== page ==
Abakar Saidov: Thank you for having me, Shaloo, it’s a pleasure.

Shaloo Kulkarni: So, Abakar, you started your career in finance and private equity. How did you move into entrepreneurship and found a tech platform?

Abakar Saidov: I started the company with my brother, and the true back story is that we were always entrepreneurial as we were growing up as first-generation immigrants to the United Kingdom, just to be able to have some pocket money. Our parents were not very rich—in fact, quite the opposite. And so I guess by necessity we found ourselves doing a number of things like, you know, importing cheap speakers from Japan and selling them to friends or founding our school sweetshop and working there, buying wholesale sweets and reselling them. So, early on both my brother and I would do things like that, that created a sort of entrepreneurial spirit. But, in reality, we didn't know any better; we were just like, this is the way, this is the only thing you can do. We both started careers at Goldman and then I worked in the private equity firm, but we ended up living together again, and every night we would have new ideas about things we could do, businesses we wanted to start, and eventually it came together when we realized that we cared to deeply about one topic in particular, which is helping solve the passport of birthplace lottery, specifically around access to work. To this day, we are both incredibly passionate about fair access to work and making that a basic human right, and we continue to come up with different ideas about how to solve that. So, that was the genesis.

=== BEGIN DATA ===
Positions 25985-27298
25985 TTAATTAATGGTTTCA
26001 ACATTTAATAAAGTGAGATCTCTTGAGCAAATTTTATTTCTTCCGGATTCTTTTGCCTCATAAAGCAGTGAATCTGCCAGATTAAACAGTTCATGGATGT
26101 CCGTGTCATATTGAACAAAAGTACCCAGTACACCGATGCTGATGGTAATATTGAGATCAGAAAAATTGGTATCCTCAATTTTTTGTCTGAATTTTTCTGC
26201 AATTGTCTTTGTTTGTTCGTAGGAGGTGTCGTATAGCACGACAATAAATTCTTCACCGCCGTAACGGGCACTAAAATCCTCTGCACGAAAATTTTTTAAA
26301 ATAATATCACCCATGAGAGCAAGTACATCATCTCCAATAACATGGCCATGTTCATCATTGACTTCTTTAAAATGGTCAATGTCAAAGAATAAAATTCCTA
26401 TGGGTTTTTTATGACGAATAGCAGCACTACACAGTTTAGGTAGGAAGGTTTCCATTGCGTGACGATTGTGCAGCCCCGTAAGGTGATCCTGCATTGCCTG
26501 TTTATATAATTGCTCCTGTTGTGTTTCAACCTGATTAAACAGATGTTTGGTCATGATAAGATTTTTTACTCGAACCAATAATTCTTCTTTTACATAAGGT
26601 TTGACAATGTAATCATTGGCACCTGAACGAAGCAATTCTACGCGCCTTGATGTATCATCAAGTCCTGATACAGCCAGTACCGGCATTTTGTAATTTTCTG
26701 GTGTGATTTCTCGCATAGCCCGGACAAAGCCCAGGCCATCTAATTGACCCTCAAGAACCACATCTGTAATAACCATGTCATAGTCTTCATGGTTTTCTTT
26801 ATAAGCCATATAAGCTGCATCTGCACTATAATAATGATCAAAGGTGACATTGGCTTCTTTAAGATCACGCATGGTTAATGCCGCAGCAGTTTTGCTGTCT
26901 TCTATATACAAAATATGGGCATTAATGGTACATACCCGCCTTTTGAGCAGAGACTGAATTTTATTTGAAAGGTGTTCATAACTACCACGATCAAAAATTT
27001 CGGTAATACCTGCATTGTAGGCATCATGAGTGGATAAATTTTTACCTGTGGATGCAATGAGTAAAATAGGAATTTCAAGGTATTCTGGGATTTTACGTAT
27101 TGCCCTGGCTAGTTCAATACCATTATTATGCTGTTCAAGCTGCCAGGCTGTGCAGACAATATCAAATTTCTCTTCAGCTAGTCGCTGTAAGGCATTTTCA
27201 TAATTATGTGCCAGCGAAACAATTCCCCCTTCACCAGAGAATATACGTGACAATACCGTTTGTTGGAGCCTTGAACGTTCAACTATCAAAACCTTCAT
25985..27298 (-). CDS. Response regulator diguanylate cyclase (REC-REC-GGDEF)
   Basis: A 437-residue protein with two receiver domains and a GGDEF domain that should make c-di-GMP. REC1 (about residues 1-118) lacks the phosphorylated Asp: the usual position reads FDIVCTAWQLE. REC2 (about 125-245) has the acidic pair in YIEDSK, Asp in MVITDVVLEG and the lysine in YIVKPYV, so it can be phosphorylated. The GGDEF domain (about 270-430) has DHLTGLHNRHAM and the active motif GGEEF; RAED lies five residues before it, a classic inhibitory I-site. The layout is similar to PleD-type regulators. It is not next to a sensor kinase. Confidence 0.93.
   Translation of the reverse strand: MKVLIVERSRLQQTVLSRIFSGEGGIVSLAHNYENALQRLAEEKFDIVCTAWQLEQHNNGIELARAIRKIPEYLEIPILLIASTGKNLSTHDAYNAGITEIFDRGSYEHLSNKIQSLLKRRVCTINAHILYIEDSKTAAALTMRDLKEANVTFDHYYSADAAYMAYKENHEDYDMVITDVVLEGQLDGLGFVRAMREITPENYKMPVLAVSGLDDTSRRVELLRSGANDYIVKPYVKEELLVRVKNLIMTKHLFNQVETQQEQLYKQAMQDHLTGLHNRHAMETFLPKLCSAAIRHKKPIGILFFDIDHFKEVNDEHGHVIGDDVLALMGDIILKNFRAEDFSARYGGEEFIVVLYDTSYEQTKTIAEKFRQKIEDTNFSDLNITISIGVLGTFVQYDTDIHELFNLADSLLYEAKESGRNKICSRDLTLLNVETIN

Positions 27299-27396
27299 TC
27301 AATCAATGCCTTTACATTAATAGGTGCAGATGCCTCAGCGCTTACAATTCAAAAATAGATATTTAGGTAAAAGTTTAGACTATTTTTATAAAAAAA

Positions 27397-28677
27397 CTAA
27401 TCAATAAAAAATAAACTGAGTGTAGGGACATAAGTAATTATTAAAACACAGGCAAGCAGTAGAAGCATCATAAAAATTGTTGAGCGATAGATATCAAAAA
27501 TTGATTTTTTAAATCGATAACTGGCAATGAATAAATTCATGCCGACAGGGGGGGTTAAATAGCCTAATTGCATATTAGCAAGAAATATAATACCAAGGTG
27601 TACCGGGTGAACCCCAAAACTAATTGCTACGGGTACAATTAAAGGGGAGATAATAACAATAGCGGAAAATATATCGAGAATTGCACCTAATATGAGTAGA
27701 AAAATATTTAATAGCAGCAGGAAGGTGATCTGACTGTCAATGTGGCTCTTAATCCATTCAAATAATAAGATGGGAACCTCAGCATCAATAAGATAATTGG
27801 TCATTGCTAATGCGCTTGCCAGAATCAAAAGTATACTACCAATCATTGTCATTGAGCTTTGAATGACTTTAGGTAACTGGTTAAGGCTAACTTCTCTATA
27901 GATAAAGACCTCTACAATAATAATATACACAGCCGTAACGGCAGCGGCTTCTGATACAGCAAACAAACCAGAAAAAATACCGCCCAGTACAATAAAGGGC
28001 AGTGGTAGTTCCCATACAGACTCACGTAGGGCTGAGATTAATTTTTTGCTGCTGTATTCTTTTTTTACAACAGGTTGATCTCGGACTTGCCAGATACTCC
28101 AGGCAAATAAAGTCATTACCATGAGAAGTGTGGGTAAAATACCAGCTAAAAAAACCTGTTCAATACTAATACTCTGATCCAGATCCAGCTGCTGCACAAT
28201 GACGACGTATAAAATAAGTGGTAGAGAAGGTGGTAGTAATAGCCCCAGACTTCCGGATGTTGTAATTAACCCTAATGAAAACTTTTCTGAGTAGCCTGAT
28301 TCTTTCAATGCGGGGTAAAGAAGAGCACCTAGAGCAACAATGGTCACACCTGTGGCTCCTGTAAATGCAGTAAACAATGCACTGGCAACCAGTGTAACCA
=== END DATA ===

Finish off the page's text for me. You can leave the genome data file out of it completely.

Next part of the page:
Shaloo Kulkarni: Based on your experience and your career to date, what is your leadership advice for young, aspiring entrepreneurs who would like to make a similar switch into the space?

Abakar Saidov: There’s a statistics view of this, the likelihood of success being probabilistically weighted, you know, and you’re not guaranteed to have a better outcome than you would if you had a very stable job. So, it really has to be something that you care about so much—something that you want to exist in the world so much—that the fear of failure is not there, neither is the fear of losing money. One of my friends describes it as the idea almost ripping itself out of your chest, that you want to do this thing so much that you will go through all the hardships, all the long nights, all the emotional drama that comes with starting a company.